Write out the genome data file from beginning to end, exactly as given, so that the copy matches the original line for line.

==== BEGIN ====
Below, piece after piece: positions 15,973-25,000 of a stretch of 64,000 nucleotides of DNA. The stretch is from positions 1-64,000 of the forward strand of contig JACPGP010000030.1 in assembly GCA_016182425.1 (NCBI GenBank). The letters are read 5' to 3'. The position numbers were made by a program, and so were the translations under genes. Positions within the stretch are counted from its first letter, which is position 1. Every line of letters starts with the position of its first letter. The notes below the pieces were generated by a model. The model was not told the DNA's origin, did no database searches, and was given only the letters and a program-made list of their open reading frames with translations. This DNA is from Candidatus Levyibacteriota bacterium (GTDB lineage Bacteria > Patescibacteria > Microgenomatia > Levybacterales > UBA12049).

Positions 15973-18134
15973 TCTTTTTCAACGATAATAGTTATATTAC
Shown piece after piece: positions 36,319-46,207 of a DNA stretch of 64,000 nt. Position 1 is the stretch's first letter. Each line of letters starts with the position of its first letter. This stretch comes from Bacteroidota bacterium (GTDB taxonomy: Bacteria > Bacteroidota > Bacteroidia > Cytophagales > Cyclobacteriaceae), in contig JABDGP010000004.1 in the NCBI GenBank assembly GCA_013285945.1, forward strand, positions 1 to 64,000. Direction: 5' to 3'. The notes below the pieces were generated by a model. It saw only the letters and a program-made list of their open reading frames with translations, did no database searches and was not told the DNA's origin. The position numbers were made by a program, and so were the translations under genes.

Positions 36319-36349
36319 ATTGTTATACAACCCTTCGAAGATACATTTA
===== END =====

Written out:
Below, piece after piece: positions 15,973-25,000 of a stretch of 64,000 nucleotides of DNA. The stretch is from positions 1-64,000 of the forward strand of contig JACPGP010000030.1 in assembly GCA_016182425.1 (NCBI GenBank). The letters are read 5' to 3'. The position numbers were made by a program, and so were the translations under genes. Positions within the stretch are counted from its first letter, which is position 1. Every line of letters starts with the position of its first letter. The notes below the pieces were generated by a model. The model was not told the DNA's origin, did no database searches, and was given only the letters and a program-made list of their open reading frames with translations. This DNA is from Candidatus Levyibacteriota bacterium (GTDB lineage Bacteria > Patescibacteria > Microgenomatia > Levybacterales > UBA12049).

Positions 15973-18134
15973 TCTTTTTCAACGATAATAGTTATATTAC
Shown piece after piece: positions 36,319-46,207 of a DNA stretch of 64,000 nt. Position 1 is the stretch's first letter. Each line of letters starts with the position of its first letter. This stretch comes from Bacteroidota bacterium (GTDB taxonomy: Bacteria > Bacteroidota > Bacteroidia > Cytophagales > Cyclobacteriaceae), in contig JABDGP010000004.1 in the NCBI GenBank assembly GCA_013285945.1, forward strand, positions 1 to 64,000. Direction: 5' to 3'. The notes below the pieces were generated by a model. It saw only the letters and a program-made list of their open reading frames with translations, did no database searches and was not told the DNA's origin. The position numbers were made by a program, and so were the translations under genes.

Positions 36319-36349
36319 ATTGTTATACAACCCTTCGAAGATACATTTA